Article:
“We need to reach people who, in part because of lies and misinformation, have resisted the vaccine so far,” Chair Shane E. Pendergrass (D-Howard) and Vice Chair Joseline A. Peña-Melnyk (D-Prince George’s) wrote to Maryland Health Secretary Dennis R. Schrader and Gov. Larry Hogan (R) on Thursday. “Those two numbers need to be the ones Marylanders see. . . . The message we need to convey is: Unvaccinated residents are dying from covid.”
The state’s dashboard provides a swath of information by age, race, gender and demographics, but it does not provide a breakdown based on vaccination status.
The lawmakers noted published reports and tweets from state officials that 100 percent of the covid-19 deaths in Maryland in June were of unvaccinated residents and that 95 percent of the new cases were of people who had not been inoculated. But, they said, there was no data showing that on the state website.
Maryland is seeing a rise in cases, with 309 new covid-19 cases reported Tuesday, the sixth consecutive day of more than 200 daily cases in the state. Hospitalizations, cases per 100,000 residents and the state’s positivity rate are slowly creeping up, and state officials have said that the more contagious delta variant has become the dominant strain.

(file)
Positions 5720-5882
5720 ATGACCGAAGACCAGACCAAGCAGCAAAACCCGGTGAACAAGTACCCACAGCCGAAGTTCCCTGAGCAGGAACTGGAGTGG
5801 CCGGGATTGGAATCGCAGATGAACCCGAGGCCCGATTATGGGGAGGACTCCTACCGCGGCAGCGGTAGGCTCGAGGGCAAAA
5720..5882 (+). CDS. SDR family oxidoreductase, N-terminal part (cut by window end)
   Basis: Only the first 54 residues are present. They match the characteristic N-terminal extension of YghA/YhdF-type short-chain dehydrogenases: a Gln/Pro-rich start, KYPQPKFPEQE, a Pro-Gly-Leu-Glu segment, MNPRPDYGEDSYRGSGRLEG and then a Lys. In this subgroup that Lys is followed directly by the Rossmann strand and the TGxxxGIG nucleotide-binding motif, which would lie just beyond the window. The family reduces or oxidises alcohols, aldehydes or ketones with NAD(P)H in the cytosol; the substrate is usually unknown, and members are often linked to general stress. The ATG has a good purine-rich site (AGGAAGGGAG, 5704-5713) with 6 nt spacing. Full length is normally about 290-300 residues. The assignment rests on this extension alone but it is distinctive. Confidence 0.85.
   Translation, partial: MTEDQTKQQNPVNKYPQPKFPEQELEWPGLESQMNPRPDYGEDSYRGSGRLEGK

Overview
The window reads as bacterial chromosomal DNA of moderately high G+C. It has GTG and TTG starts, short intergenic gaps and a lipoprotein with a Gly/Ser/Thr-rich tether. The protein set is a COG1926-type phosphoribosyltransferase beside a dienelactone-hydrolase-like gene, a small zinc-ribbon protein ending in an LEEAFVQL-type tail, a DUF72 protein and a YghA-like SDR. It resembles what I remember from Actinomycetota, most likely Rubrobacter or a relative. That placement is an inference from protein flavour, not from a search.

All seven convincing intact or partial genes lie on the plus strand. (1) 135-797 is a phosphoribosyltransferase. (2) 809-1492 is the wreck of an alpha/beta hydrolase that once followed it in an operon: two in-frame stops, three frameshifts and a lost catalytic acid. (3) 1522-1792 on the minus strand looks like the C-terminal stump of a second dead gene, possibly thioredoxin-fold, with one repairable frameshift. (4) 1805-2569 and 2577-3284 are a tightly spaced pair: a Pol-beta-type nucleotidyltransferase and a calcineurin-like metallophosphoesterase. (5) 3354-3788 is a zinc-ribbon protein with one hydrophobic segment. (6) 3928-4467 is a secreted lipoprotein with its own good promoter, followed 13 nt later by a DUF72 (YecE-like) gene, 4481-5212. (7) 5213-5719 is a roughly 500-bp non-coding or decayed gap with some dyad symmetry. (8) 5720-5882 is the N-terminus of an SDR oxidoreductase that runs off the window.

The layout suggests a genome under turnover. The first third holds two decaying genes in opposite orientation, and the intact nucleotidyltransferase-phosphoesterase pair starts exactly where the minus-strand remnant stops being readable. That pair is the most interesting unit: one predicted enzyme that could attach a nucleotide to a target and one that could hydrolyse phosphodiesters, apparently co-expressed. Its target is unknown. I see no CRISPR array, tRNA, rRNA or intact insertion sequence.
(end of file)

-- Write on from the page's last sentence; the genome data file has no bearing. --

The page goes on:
“I just believe it may be convincing to some segment of the population to get vaccinated,” Pendergrass said in an interview. “Some people respond to a lottery that has money attached. But some people might respond to being scared that they are going to die. Seems like you should give people the facts. This is about transparency.”
Health Department spokesman Charles L. Gischlar said in an email Tuesday that “the department is working on the new cases, hospitalizations and deaths (vaccinated vs. unvaccinated)” and “plans to make them available on the dashboard soon.”
This is not the first time Maryland officials have released additional information after calls for more data to be made available publicly.
Last year at the height of the pandemic, a group of lawmakers, concerned about health inequities, pressured the state to release racial data for the coronavirus, including cases by Zip code and hospitalizations and death by race. That data has since been used to identify and target resources to areas and populations hardest hit by covid-19.
Pendergrass and Peña-Melnyk had written two letters to Schrader over the past two months. After the initial letter on June 3, Pendergrass said she was told that the state was reviewing the request.
Schrader responded to the second letter Friday and made references to the state’s efforts to reach the more than 1 million residents who are unvaccinated, including social media campaigns, television ads and partnering with trusted community leaders in areas with low vaccination rates. But he did not say that the data would be made public.